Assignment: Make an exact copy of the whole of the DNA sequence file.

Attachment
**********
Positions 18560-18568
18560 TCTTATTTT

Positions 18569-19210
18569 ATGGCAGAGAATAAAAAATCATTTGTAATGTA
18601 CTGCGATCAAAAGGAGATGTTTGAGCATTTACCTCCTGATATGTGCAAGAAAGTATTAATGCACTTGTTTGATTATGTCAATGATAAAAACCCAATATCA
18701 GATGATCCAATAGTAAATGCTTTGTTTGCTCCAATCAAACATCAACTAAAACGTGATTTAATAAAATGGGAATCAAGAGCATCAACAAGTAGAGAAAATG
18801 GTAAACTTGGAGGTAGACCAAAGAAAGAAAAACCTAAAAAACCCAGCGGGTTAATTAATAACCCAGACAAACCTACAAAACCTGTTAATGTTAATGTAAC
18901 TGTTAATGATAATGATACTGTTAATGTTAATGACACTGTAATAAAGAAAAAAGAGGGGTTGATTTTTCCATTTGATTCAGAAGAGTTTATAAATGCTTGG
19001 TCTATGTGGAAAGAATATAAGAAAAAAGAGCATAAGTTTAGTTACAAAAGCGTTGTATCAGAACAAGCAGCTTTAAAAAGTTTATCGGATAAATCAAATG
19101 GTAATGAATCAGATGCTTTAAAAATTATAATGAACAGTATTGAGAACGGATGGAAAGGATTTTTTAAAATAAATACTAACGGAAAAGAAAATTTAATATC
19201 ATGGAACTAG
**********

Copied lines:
Positions 18560-18568
18560 TCTTATTTT

Positions 18569-19210
18569 ATGGCAGAGAATAAAAAATCATTTGTAATGTA
18601 CTGCGATCAAAAGGAGATGTTTGAGCATTTACCTCCTGATATGTGCAAGAAAGTATTAATGCACTTGTTTGATTATGTCAATGATAAAAACCCAATATCA
18701 GATGATCCAATAGTAAATGCTTTGTTTGCTCCAATCAAACATCAACTAAAACGTGATTTAATAAAATGGGAATCAAGAGCATCAACAAGTAGAGAAAATG
18801 GTAAACTTGGAGGTAGACCAAAGAAAGAAAAACCTAAAAAACCCAGCGGGTTAATTAATAACCCAGACAAACCTACAAAACCTGTTAATGTTAATGTAAC
18901 TGTTAATGATAATGATACTGTTAATGTTAATGACACTGTAATAAAGAAAAAAGAGGGGTTGATTTTTCCATTTGATTCAGAAGAGTTTATAAATGCTTGG
19001 TCTATGTGGAAAGAATATAAGAAAAAAGAGCATAAGTTTAGTTACAAAAGCGTTGTATCAGAACAAGCAGCTTTAAAAAGTTTATCGGATAAATCAAATG
19101 GTAATGAATCAGATGCTTTAAAAATTATAATGAACAGTATTGAGAACGGATGGAAAGGATTTTTTAAAATAAATACTAACGGAAAAGAAAATTTAATATC
19201 ATGGAACTAG